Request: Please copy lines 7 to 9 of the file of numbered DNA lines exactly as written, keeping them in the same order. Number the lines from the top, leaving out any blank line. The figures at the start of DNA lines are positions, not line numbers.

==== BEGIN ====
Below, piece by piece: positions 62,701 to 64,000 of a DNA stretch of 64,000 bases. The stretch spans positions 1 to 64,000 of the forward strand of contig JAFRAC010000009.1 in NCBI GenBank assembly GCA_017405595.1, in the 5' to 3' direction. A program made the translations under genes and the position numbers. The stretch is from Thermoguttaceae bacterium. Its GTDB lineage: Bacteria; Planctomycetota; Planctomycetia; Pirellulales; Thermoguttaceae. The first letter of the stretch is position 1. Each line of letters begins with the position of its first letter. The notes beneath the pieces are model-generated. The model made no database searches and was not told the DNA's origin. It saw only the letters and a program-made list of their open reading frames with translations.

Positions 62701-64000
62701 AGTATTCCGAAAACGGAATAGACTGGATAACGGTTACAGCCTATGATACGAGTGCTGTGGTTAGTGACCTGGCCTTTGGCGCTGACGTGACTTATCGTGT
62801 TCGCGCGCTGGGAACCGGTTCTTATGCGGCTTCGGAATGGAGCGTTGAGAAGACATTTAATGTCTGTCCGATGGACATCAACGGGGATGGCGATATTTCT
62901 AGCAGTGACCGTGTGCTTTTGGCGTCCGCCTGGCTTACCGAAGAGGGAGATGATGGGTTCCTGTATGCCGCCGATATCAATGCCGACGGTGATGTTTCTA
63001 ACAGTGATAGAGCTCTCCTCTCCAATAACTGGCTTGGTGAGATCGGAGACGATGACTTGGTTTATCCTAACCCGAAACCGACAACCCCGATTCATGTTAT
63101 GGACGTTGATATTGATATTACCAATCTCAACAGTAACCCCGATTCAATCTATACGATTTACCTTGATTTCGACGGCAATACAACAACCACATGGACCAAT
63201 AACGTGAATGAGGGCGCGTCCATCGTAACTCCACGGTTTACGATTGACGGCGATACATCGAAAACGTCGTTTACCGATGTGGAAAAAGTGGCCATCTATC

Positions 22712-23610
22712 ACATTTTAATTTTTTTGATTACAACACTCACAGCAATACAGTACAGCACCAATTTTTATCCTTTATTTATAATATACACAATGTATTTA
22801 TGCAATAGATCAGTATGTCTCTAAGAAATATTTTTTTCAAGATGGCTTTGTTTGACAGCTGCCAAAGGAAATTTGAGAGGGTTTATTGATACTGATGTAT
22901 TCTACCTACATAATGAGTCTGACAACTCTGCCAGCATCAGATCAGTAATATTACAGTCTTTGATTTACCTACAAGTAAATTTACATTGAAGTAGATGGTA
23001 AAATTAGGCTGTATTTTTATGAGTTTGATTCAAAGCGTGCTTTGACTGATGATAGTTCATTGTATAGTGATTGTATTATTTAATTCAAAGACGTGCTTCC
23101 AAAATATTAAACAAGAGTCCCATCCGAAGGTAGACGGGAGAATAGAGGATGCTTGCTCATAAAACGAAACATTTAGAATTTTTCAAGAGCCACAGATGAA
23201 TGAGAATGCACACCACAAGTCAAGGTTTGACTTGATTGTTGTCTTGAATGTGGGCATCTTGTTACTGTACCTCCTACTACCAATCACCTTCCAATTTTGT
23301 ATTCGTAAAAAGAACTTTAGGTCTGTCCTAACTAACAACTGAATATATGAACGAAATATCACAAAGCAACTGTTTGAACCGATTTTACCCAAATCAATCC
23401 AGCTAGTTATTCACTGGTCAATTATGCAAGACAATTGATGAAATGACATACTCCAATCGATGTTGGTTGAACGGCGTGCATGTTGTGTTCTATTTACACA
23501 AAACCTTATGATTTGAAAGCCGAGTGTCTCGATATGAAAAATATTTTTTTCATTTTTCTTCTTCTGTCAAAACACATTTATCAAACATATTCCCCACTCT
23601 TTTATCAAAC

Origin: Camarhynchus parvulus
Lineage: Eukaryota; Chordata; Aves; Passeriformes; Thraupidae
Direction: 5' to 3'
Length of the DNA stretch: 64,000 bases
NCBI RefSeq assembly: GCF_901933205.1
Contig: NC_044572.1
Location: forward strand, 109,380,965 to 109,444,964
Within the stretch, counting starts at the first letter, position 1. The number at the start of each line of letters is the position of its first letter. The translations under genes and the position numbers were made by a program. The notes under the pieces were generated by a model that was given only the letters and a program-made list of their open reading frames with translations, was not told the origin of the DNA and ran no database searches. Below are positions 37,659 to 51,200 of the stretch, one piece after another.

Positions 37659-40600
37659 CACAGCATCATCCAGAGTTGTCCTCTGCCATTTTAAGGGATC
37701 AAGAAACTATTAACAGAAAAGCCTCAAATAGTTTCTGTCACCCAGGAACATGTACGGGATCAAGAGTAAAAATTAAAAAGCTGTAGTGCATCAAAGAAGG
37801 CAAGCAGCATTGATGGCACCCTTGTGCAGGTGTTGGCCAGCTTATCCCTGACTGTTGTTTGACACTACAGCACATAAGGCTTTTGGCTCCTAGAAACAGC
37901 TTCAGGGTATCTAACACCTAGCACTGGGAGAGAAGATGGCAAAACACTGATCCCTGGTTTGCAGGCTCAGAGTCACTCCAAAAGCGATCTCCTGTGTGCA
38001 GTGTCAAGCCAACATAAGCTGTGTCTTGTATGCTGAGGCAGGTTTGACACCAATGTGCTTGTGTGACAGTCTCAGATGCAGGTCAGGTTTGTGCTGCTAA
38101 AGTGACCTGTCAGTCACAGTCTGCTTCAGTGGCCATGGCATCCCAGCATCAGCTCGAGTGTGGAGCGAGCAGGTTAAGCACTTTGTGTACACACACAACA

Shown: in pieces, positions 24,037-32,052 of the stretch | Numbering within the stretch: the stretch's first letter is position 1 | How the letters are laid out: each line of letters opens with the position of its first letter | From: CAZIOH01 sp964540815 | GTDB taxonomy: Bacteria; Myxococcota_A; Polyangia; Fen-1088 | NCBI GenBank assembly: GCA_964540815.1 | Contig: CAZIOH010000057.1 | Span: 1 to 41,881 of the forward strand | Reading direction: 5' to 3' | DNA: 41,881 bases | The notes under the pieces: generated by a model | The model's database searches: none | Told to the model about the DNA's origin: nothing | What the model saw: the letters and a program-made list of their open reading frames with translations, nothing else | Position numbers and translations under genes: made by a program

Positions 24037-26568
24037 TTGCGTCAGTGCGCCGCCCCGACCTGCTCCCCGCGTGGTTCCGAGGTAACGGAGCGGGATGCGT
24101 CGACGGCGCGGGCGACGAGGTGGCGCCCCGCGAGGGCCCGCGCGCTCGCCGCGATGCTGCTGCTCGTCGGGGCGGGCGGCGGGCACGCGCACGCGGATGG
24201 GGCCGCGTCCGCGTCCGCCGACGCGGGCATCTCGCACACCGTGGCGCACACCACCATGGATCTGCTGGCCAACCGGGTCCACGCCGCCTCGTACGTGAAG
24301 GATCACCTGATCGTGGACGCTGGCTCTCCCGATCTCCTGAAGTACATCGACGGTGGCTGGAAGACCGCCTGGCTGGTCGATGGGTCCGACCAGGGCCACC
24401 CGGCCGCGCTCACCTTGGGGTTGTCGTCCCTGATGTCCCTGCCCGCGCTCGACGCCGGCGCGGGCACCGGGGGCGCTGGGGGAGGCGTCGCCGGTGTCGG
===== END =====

63101 GGACGTTGATATTGATATTACCAATCTCAACAGTAACCCCGATTCAATCTATACGATTTACCTTGATTTCGACGGCAATACAACAACCACATGGACCAAT
63201 AACGTGAATGAGGGCGCGTCCATCGTAACTCCACGGTTTACGATTGACGGCGATACATCGAAAACGTCGTTTACCGATGTGGAAAAAGTGGCCATCTATC

Positions 22712-23610